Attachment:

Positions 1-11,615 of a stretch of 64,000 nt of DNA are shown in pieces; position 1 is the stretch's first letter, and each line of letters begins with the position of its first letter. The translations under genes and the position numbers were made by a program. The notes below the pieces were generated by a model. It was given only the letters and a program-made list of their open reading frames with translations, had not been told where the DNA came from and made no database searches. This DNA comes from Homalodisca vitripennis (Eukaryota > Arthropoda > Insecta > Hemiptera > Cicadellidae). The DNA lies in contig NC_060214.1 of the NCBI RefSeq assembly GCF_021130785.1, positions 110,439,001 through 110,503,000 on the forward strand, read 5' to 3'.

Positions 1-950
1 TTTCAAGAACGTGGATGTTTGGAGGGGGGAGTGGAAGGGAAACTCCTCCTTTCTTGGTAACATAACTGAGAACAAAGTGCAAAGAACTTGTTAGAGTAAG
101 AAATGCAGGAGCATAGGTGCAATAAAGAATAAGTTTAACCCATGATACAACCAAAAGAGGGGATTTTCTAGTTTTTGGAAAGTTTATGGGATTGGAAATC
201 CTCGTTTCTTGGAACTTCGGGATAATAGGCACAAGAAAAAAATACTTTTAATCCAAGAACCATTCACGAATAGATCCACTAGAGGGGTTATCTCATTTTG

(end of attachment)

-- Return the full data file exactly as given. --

Positions 1-11,615 of a stretch of 64,000 nt of DNA are shown in pieces; position 1 is the stretch's first letter, and each line of letters begins with the position of its first letter. The translations under genes and the position numbers were made by a program. The notes below the pieces were generated by a model. It was given only the letters and a program-made list of their open reading frames with translations, had not been told where the DNA came from and made no database searches. This DNA comes from Homalodisca vitripennis (Eukaryota > Arthropoda > Insecta > Hemiptera > Cicadellidae). The DNA lies in contig NC_060214.1 of the NCBI RefSeq assembly GCF_021130785.1, positions 110,439,001 through 110,503,000 on the forward strand, read 5' to 3'.

Positions 1-950
1 TTTCAAGAACGTGGATGTTTGGAGGGGGGAGTGGAAGGGAAACTCCTCCTTTCTTGGTAACATAACTGAGAACAAAGTGCAAAGAACTTGTTAGAGTAAG
101 AAATGCAGGAGCATAGGTGCAATAAAGAATAAGTTTAACCCATGATACAACCAAAAGAGGGGATTTTCTAGTTTTTGGAAAGTTTATGGGATTGGAAATC
201 CTCGTTTCTTGGAACTTCGGGATAATAGGCACAAGAAAAAAATACTTTTAATCCAAGAACCATTCACGAATAGATCCACTAGAGGGGTTATCTCATTTTG